Business Technology

Five 2017 technology trends for businesses to prepare for  

7 min read

30 December 2016

What 2017 technology trends will take the business world by storm? There are five standout developments to prepare for.

A lot happened in the technology industry in 2016, but 2017 technology trends are only going to continue that pattern.

I’ve had a rub of my crystal ball to determine which 2017 technology trends business leaders should be aware of, and believe there are five in particular to be aware of.

(1) The adoption of disruptive technologies will fuel Smart Cities growth

According to Gartner research, by 2020 there will be 9.7bn connected things in use in smart cities. So when it comes to 2017 technology trends, Gartner’s research points to just three years away and it’s clear that disruptive technologies will continue to push the boundaries and support the infrastructure of WiFi, cloud services, broadband networks, wireless sensors and mobile apps.

Used to generate “smart” services to urban areas, traditional services and networks will become more efficient as their use of digital and telecommunication technologies increases.

Smart Cities can enable the efficient running of transport networks, healthcare systems or energy management. Cities can become more efficient, more environmentally friendly and more public-centric.

So looking at 2017 technology trends, with economies tight, local and national governments will begin to grasp that the only future is a smart one.

(2) Artificial intelligence (AI) will help fuel the rise of intelligent apps

AI refers to the science and engineering of developing intelligent machines, especially intelligent computer programmes. Most of us are familiar with Google’s self-driving car and the introduction of the much-publicised Amazon Echo. This is a wireless speaker, enabled with Amazon’s cloud-based virtual personal assistant (VPA) Alexa.

VPAs are intelligent apps that are likely to soar in popularity over the coming year. Companies are falling over themselves to make our lives easier and healthier. Personal Health 360’s Shae is a virtual health assistant that follows “you through the day and responds to you as circumstances change”.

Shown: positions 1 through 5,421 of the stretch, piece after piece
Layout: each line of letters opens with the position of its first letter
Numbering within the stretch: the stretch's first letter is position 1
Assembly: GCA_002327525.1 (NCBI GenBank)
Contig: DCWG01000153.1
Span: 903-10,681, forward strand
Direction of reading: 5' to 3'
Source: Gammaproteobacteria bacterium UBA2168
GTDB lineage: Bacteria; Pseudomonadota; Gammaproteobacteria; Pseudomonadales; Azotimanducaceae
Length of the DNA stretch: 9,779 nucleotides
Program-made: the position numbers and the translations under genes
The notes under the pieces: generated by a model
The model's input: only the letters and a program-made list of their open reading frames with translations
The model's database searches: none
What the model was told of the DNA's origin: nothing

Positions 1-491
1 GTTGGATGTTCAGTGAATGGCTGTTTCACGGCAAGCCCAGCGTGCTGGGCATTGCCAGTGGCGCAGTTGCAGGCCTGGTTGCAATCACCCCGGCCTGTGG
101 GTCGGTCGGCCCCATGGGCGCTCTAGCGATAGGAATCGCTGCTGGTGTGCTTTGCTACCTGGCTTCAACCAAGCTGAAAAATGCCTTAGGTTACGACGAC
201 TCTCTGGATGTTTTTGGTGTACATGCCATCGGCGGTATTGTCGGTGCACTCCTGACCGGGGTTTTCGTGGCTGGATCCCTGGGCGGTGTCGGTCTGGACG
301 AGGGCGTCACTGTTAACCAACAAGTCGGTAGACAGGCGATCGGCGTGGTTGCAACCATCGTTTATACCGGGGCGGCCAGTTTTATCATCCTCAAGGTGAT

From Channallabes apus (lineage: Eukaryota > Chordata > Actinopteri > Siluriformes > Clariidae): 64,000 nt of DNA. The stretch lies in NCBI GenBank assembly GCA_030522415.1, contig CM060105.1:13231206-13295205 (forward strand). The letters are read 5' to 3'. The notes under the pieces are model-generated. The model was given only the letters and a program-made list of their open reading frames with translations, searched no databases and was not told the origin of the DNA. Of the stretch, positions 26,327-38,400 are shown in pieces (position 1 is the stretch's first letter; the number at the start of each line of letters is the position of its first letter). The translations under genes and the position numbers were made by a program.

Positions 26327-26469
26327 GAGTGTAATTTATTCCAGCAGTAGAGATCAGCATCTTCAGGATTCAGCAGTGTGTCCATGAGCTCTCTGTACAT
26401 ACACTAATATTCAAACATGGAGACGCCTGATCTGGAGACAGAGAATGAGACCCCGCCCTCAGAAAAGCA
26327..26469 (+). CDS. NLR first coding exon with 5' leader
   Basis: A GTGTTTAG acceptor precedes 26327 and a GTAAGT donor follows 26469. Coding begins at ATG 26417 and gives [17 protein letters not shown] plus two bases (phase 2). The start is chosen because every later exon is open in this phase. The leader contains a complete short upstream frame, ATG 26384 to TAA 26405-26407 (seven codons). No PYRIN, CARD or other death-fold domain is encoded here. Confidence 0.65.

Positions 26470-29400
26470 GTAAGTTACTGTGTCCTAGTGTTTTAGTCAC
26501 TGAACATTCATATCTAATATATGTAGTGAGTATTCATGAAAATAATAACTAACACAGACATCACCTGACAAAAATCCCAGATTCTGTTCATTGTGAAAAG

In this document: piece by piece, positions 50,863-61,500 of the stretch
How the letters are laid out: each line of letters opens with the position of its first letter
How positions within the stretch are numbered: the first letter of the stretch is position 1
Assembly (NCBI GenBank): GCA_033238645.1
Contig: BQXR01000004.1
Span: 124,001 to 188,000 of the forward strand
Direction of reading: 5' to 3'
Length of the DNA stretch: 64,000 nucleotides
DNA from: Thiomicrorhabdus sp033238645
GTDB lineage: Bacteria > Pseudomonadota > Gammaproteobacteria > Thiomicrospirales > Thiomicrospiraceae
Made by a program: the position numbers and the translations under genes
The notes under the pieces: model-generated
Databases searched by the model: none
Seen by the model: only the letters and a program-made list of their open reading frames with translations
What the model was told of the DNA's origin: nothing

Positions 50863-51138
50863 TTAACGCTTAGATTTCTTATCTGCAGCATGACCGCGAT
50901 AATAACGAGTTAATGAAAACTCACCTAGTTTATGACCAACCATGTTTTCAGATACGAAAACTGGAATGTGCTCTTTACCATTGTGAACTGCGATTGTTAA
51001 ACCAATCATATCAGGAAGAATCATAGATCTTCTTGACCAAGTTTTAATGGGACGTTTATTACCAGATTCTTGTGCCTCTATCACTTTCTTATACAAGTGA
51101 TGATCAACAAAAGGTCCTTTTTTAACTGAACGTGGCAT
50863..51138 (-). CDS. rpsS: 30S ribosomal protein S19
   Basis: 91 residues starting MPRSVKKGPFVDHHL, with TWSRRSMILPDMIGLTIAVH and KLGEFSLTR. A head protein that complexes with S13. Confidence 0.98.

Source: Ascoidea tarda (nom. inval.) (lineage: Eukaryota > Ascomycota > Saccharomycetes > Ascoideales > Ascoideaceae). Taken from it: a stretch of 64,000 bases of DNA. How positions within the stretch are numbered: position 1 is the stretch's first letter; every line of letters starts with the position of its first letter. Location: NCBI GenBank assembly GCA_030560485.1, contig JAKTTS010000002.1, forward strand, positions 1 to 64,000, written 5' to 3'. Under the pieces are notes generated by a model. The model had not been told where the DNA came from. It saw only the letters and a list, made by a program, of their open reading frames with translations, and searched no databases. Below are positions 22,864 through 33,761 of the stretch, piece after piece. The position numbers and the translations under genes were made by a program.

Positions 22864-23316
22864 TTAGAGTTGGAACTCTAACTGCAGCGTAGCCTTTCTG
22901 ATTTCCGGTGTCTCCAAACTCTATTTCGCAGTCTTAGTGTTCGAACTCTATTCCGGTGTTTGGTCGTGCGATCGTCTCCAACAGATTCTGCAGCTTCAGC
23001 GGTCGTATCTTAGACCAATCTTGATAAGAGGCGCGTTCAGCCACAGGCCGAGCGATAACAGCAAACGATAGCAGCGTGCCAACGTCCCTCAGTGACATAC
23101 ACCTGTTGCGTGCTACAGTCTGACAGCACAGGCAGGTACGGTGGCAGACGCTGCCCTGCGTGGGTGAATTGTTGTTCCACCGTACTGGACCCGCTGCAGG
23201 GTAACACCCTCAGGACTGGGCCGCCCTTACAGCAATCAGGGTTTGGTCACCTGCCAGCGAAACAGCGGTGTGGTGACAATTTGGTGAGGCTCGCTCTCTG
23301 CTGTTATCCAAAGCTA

It measures stress levels, environment, brain frequencies and blood readings. Samsung’s robot prototype Otto offers help with home security and can listen to voice commands to activate functions.

By 2018 it’s predicted that 200 of the world’s largest companies will be exploiting intelligent apps using advanced analytics and big data to enhance customer experience. In terms of 2017 technology trends, this will be a crucial year in development of the apps.

Continue on the next page for more 2017 technology trends, including one that that will become the norm.

(3)    Connected living will become the norm

We are all connected and we will continue to be so in 2017 as Internet of Things (IoT) devices become intelligent and follow in the footsteps of of drones and robots, across homes and businesses around the world.

Connected technology gives us the ability to understand what is happening within our home wherever we are. This can be applied to home security systems, which can also help you check on whoever is in your home, albeit children or elderly relatives.

Installation of smart meters are also on the agenda as the UK government hopes to have them in every home by 2020.

Giving customers more control over their energy usage it also allows the government to engage with a smart energy grid is in the hope of achieving a low-carbon, efficient, and reliable way of providing gas and electricity to the country. A connected city is an efficient and sustainable one.

(4) The rise of augmented reality (AR) and virtual reality (VR) will help transform the way we interact

AR is the blending of VR and the real world, while VR is a computer-simulated reality. Both are at the forefront of advancements in healthcare offering doctors and patients solutions to medical treatment and individual monitoring.

These immersive technologies can already enable doctors to locate veins for blood samples, help patients play Pokemon Go or just guide visitors around a hospital.

In recent months, a VR operation was performed at The Royal London Hospital where students were given headsets so they could be fully immersed in the experience while learning.

Students in less developed countries can also get in on the act, despite being thousands of miles away from the operation. It’s an exciting time for both technologies, with the sky really being the limit.

(5) Digital twins will take off

Within three to five years, billions of things will be represented by digital twins. Digital twins are a dynamic software model of a physical thing or system and use sensor data to understand their state, make changes and improve functions.

To work, digital twins need the physical product in real space, its digital twin in virtual space and a link between the two. IoT will play a crucial role in enabling this to happen.

Digital twins need sensors to allow the physical and the digital to talk to one another, ultimately helping changes to be made in the real world. For example, within the aviation industry digital twins can profile machines and predict what they are going to need next.

This in the long run could improve a fleet’s efficiency by predicting delays, highlighting fueling issues and flagging up maintenance problems before a plane lands. Good news for passengers, and good news for airlines.

Gavin Wheeldon is CEO at Purple

Image: Shutterstock